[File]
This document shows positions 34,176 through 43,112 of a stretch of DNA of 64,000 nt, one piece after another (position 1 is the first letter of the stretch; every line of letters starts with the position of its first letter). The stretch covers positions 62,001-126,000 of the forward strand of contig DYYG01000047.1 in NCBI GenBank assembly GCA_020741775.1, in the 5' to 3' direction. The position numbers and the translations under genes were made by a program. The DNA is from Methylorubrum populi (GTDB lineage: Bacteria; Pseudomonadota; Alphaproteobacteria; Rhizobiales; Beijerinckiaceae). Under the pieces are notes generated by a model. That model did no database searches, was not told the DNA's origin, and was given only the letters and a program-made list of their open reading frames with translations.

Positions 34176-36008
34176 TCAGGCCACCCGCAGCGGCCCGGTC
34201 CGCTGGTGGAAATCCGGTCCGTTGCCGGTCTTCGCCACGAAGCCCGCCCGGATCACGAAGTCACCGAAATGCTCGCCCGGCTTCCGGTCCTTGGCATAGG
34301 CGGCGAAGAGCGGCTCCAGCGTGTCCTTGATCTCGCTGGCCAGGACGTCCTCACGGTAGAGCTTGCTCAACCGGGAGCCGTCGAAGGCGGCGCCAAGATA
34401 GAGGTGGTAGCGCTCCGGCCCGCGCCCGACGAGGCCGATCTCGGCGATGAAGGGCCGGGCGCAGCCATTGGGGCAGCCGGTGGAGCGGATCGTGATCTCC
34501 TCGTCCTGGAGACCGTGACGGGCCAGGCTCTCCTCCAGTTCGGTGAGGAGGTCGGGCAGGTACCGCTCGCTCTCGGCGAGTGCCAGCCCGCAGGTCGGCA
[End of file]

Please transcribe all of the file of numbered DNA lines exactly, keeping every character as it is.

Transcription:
This document shows positions 34,176 through 43,112 of a stretch of DNA of 64,000 nt, one piece after another (position 1 is the first letter of the stretch; every line of letters starts with the position of its first letter). The stretch covers positions 62,001-126,000 of the forward strand of contig DYYG01000047.1 in NCBI GenBank assembly GCA_020741775.1, in the 5' to 3' direction. The position numbers and the translations under genes were made by a program. The DNA is from Methylorubrum populi (GTDB lineage: Bacteria; Pseudomonadota; Alphaproteobacteria; Rhizobiales; Beijerinckiaceae). Under the pieces are notes generated by a model. That model did no database searches, was not told the DNA's origin, and was given only the letters and a program-made list of their open reading frames with translations.

Positions 34176-36008
34176 TCAGGCCACCCGCAGCGGCCCGGTC
34201 CGCTGGTGGAAATCCGGTCCGTTGCCGGTCTTCGCCACGAAGCCCGCCCGGATCACGAAGTCACCGAAATGCTCGCCCGGCTTCCGGTCCTTGGCATAGG
34301 CGGCGAAGAGCGGCTCCAGCGTGTCCTTGATCTCGCTGGCCAGGACGTCCTCACGGTAGAGCTTGCTCAACCGGGAGCCGTCGAAGGCGGCGCCAAGATA
34401 GAGGTGGTAGCGCTCCGGCCCGCGCCCGACGAGGCCGATCTCGGCGATGAAGGGCCGGGCGCAGCCATTGGGGCAGCCGGTGGAGCGGATCGTGATCTCC
34501 TCGTCCTGGAGACCGTGACGGGCCAGGCTCTCCTCCAGTTCGGTGAGGAGGTCGGGCAGGTACCGCTCGCTCTCGGCGAGTGCCAGCCCGCAGGTCGGCA